Prime Time Living - Page 14 - Easy Eats

Prime Time Living
- Page 14
Easy Eats
Eat healthier and reduce waste with meal delivery kits

By Margit B. Weisgal, Contributing Writer

Before Gordon Langerman underwent an operation, his doctor had him stop drinking and, post-op, put him on the Whole30 diet. This meant eliminating what was previously a staple: processed foods. Over a couple years, he had gotten away from cooking with fresh ingredients and depended on frozen dinners or eating out. He needed to jump-start a healthier way to eat.

Nell Evans is not a great cook. When she was diagnosed with celiac disease, it forced her to eliminate gluten from everything she ingested. Since she worked full-time, she needed a way to get a good meal on the table that didn’t require a lot of effort.

Both found an easy solution with Terra’s Kitchen, a meal kit delivery program based here in Baltimore and available nationally. Even though it offers “regular” meals and recipes, it also provides solutions for those with dietary restrictions. And it’s more than dinner. Terra’s Kitchen can provide breakfasts, lunches, snacks, sides, salads, smoothies and more.

It also does all the preparation for you, not just some of it. Your only requirements are to set the table, spend 15-30 minutes putting the ingredients together – every item is fresh, sustainably sourced, organic from locals farmers where possible, washed, measured, and chopped – and, then, eating.

Langerman liked his options when he went to the website ( www.terraskitchen.com ) to place his first order. He scanned the dietary preferences – Paleo, low-calorie, gluten-free, dairy-free, vegan, vegetarian, weight loss or low-carb – and then selected Whole30 and his choice of proteins: chicken, beef, fish, lamb, bison, pork or tofu. Based on principles of the Mediterranean diet, there are always lots of different menu choices.

“All the recipes were tasty and easy to prepare,” says Langerman. “I like eating, but the goal was to change how and what I ate, not just grabbing the first whatever I had around. It also gave me ideas for when I cook for myself, like appropriate portion sizes and what ingredients work well together. Best of all, there was no waste. I used up each bit.”

One of Terra’s Kitchen’s goals is to eliminate waste, so it created a customized, climate-controlled delivery container that holds everything you order at a safe temperature. Once it arrives, you transfer all the ingredients to your refrigerator and the box is picked up the next day. Each container is used over 100 times, so no ice packs are tossed into the garbage, no packaging waste trashed. Based on its research, there’s a 2,000 percent reduction in waste.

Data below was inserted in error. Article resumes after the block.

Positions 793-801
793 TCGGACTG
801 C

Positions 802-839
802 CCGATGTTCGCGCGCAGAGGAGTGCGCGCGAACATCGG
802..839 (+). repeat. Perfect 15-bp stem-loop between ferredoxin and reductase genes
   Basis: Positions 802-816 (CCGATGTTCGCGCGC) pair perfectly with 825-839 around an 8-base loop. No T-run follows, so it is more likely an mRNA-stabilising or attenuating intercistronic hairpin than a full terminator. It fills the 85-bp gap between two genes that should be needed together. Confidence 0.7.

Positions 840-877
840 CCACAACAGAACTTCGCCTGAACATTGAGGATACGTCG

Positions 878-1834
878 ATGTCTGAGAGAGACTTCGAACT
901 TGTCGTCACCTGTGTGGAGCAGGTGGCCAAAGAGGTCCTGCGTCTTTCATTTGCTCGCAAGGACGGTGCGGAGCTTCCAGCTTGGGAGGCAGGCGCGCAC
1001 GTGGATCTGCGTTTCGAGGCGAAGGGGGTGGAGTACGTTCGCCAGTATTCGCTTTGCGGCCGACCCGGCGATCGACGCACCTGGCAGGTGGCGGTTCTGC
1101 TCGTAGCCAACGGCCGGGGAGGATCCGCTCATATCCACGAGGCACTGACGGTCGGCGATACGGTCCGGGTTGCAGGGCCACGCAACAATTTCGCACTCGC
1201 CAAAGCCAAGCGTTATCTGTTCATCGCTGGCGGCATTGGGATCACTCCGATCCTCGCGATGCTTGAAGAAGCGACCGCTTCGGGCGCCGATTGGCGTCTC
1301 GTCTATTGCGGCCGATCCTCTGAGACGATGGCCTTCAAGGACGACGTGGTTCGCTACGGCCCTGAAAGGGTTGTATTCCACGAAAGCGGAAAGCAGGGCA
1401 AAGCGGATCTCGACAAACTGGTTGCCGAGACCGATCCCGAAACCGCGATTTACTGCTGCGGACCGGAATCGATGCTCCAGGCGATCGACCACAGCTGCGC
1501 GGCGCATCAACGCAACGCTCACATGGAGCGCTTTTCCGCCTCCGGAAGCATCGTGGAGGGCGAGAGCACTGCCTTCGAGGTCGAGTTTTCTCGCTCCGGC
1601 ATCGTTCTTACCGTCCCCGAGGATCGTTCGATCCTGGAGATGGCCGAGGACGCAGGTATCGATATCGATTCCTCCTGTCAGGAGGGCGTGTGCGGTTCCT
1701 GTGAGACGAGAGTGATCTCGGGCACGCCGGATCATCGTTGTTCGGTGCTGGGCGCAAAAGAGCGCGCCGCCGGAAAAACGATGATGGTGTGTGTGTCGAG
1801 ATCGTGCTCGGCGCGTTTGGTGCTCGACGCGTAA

Another benefit is you choose when you order. You can skip meals or skip weeks to fit around your schedule, so you can stop and start deliveries based on your timetable. Evans appreciated that especially. “My work schedule can be erratic, so I may work weekends or evenings. Usually, I know in advance, so I set up deliveries for the days I’m home.” She also found the directions easy to follow. And all its customers give Terra’s Kitchen rave reviews.

Are there other companies out there that offer ready-to-cook meals? Of course, and there are more start-ups every day. In addition to companies that specialize in creating ready-to-cook meal deliveries, Amazon and Walmart are getting in on the trend. Some of the businesses are starting to buy out each other to expand available options, such as the different diets people want. One company translates each meal into Weight Watcher points, or you can find one for the Atkins meal plan, an American Diabetes Association meal plan and a New York Times Cooking meal plan. Looking for only plant-based meals? Yes, that’s available. Want to eat like New England Patriots quarterback Tom Brady? His performance meals, available through Purple Carrot, support Brady’s eating philosophy. One company also offers cooking tools and gadgets (no, not Amazon).

No matter which company you choose, you’re actually being smart. Recent articles cite the enormous amount of food Americans throw away each year. According to the U.S. Department of Agriculture’s Economic Research Service, “food waste is estimated at between 30 to 40 percent of the food supply.” This equals 133 billion pounds and $161 billion worth of food. In 2015, the USDA and the Environmental Protection Agency joined forces to help reduce this waste. To make this personal, according to the EPA, a family of four wastes about $1,600 each year in unused food.

Waste comes from our predilection to buy only “perfect” fruits and vegetables. We shun anything with blemishes or bruises, even if they are fine. Then there’s the amount left in fields unharvested and what grocery stores toss. At each step from the farmer to your home – packagers, wholesalers and truckers – there is more loss. Worldwide, the numbers are just as bad.

When you choose to order from a meal delivery service, even though you may think the prices are more than you’d usually spend to produce a healthy meal for you and/or your family, you’re saving in the long run. And Terra’s Kitchen is an excellent option. •